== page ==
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Year-End Movie Survey, Question 9

Which movie critic (or critics) did you most enjoy reading in 2005, and why?


BRIAN ABRAMS
If you read any of my previous garble, you'd know that I already referenced Wilonsky and Edelstein. Other critics and columnists I enjoy are Esquire's Mike D'Angelo, The Williamette Week's David Walker, Seattle Weekly's Brian Miller, freelancer (and author of last year's Hick Flicks: The Rise and Fall of Redneck Cinema) Scott von Doviak. Also, of course, David Denby and Anthony Lane of The New Yorker, and, admittedly, at times, the screwballs at Ruthless Reviews, namely Matt Cale and Jonny Lieberman, especially for their "Ruthless Guide to 80s Action." It's awfully clever. If Lieberman would get off his tukis and find a decent literary agent, he could score a pretty juicy coffee table book deal. Instead he'd rather continue blogging like a putz--and look who's talking, right?


AARON ARADILLAS
Over the last year or so I've become friendly with a few movie critics. Needless to say these are the ones I read first. Through my series of interviews with movie critics I've come to have an even greater appreciation for what movie critics do. Critics in general are fighting against the tide. More and more readers turn to their local critics for plot synopsis and thumbnail analysis. It takes time and dedication to seek out good criticism that challenges your perceptions of the movies. It's understandable to want to read critics that more or less express your reaction to the movies--the joy of reading movie criticism is reading a review that challenges my take on a given movie or performance.

Having said that, the critic I turn to first is EW's Owen Gleiberman. Owen articulates his emotional responses in such a clear manner, it's as if he was saying what you were thinking all along. Even when you find yourself disagreeing with him (Oldboy, Red Eye) you know the disagreement is an aesthetic one and not an ideological one. The same goes for Owen's counterpart, Lisa Schwarzbaum. I am continually impressed by Premiere's Glenn Kenny and his encyclopedic knowledge of movie history. The same goes for USA Today's Mike Clark. He has an anecdote for almost every movie. The NY Daily News' Jami Bernard has a no-bull wit that is always fun to read. I'm intrigued to see how Slate's David Edelstein translates his meticulous style to his new home at New York magazine.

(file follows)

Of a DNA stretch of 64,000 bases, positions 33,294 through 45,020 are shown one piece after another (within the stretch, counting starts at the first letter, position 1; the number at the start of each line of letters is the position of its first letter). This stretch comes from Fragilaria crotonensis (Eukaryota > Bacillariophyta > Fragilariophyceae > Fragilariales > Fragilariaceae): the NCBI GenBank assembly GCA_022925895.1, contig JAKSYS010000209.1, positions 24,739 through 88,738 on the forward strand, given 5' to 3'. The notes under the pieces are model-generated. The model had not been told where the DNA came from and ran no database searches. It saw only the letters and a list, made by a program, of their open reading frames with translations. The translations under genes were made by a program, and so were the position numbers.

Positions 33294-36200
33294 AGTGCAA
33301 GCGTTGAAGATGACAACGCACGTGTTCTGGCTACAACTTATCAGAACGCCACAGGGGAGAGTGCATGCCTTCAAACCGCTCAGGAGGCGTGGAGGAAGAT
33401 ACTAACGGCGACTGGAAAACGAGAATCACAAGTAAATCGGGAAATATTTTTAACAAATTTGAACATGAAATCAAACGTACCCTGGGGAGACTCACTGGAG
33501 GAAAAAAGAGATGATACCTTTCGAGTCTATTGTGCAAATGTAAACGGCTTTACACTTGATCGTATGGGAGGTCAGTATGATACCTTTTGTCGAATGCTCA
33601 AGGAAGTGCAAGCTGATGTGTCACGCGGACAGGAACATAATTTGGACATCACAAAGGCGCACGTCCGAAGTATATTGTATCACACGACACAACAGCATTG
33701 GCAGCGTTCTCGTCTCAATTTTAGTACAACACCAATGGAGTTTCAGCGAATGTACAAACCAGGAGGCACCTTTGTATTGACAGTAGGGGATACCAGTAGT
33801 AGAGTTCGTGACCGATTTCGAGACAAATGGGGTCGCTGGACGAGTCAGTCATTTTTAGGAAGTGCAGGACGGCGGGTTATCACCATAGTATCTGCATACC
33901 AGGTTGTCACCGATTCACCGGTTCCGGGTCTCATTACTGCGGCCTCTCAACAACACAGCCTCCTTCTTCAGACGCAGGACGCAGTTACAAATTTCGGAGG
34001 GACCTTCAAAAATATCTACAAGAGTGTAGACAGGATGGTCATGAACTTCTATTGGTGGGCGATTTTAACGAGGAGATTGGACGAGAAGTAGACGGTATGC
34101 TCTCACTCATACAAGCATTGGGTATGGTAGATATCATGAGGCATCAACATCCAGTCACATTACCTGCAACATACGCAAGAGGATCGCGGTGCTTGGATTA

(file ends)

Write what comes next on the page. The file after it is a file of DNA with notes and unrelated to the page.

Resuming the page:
I could go on and on. Armond White and Matt Zoller Seitz at the NY Press are probably the two most challenging critics writing today. Andrew Sarris is always a pleasure to read, as is Kauffmann in The New Republic. There's Corliss and Schickel in Time, Morgenstern at the Wall Street Journal, Scott and Dargis at the Times, Ty Burr at the Boston Globe, Amy Taubin and the entire staff at Film Comment, and on and on. There's always good criticism waiting to be discovered.


PHIL DELLIO
I keep up only sporadically now. I read Hoberman most every week in the Voice, and I check Sarris fairly regularly in the New York Observer, where his reviews are posted each Wednesday; there's no set timetable that I can figure out anymore as to when Kauffmann's reviews go up on the New Republic site, so I only remember to check him periodically. I usually don't see Edelstein's reviews in Slate until a few weeks after they run--it's just not a site I look at--but I enjoy reading him. Simon's disappeared. Kael's dead. Clyde Gilmour, the Toronto Star's film critic through the '70s and the first I ever read, is very dead.

clyde gilmour